Making plastic that conducts electricity depends on controlling the lengths of its polymers, or chains of molecules, which ordinarily vary widely. For now, experimenters use chemical synthesis; future electro-polymers may be bulk-produced by genetically reprogrammed bacteria. University of Massachusetts chemist David A. Tirrell has already harnessed the bacterium E. coli to produce sensing and signaling polymers that can detect the presence of an insecticide.
ERSATZ SILK CORNELL UNIVERSITY/ITHACA, N.Y.
In ultrastrong fiber, spiders are still the creatures to beat. Evolution got there first in designing ultrastrong materials; specialists in "biomimetics" try to copy and improve on nature's work. Hence the abalone shell is a model for tank-armor designers, while gluemakers strive to outdo the barnacle, which exudes the world's stickiest underwater glue. For fiber makers, Florida's golden orb spider is the creature to beat. While humans need acids, high temperatures, and factories to make strong fiber, the spider spins silk stronger than steel in a room-temperature aqueous solution.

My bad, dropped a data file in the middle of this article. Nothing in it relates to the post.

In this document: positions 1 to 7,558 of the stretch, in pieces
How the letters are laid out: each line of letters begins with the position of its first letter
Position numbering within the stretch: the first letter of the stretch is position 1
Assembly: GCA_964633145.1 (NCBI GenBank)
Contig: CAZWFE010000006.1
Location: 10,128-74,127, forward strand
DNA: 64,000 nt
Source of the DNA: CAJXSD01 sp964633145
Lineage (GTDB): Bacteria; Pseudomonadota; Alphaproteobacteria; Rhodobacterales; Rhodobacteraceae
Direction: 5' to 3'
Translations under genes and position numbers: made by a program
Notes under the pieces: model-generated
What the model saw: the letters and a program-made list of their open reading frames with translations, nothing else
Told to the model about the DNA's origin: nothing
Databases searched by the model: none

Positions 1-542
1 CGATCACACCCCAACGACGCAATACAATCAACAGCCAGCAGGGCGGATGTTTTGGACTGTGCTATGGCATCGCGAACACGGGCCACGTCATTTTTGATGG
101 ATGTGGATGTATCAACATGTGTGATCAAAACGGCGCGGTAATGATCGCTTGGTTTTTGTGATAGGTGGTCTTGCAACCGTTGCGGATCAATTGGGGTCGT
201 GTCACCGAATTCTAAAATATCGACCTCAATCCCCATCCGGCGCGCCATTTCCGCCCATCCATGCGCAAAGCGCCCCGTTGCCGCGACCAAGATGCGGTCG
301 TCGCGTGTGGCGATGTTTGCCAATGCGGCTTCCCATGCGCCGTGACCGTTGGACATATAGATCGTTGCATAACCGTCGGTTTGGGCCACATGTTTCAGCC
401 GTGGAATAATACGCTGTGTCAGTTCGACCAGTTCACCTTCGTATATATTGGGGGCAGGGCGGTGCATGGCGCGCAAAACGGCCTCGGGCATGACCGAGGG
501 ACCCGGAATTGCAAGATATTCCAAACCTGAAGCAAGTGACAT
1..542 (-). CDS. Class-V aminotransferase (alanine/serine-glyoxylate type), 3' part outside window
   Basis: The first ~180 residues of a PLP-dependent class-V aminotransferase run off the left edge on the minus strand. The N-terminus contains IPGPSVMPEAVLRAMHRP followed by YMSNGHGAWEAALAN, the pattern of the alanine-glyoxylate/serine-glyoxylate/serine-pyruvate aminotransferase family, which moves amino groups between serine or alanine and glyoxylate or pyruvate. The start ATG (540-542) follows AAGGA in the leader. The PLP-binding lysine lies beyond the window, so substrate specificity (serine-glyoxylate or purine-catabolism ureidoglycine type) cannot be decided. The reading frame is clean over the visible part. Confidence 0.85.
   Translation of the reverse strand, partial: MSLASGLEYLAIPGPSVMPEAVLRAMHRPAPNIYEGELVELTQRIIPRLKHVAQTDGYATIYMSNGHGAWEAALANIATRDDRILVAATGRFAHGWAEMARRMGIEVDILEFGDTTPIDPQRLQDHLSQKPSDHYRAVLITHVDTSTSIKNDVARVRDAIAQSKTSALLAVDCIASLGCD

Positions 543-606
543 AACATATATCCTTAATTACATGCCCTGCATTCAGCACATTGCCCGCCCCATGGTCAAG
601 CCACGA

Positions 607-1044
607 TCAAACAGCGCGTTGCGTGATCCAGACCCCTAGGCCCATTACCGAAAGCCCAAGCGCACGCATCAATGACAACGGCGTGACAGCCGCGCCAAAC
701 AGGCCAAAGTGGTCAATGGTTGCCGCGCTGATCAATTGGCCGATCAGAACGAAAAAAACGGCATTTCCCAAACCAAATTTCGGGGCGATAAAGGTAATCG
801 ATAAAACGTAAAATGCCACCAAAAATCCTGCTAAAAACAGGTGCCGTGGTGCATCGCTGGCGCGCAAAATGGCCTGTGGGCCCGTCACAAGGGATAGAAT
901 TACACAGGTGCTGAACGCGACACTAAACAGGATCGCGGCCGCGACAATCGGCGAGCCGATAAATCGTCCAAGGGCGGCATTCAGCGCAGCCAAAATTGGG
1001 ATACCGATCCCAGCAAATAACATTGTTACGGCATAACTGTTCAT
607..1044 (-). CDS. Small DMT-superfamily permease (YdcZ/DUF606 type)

Researchers at Cornell aim to change that. To collect spinnings for analysis, they "silk" each of their spiders for 45 minutes three times a week. First a researcher tapes a spider ingloriously to a lab bench and examines its silk organs with a microscope. Usually a strand is protruding; the researcher grabs it with tweezers and ties it to a rotating drum that extracts silk at more than two inches per minute.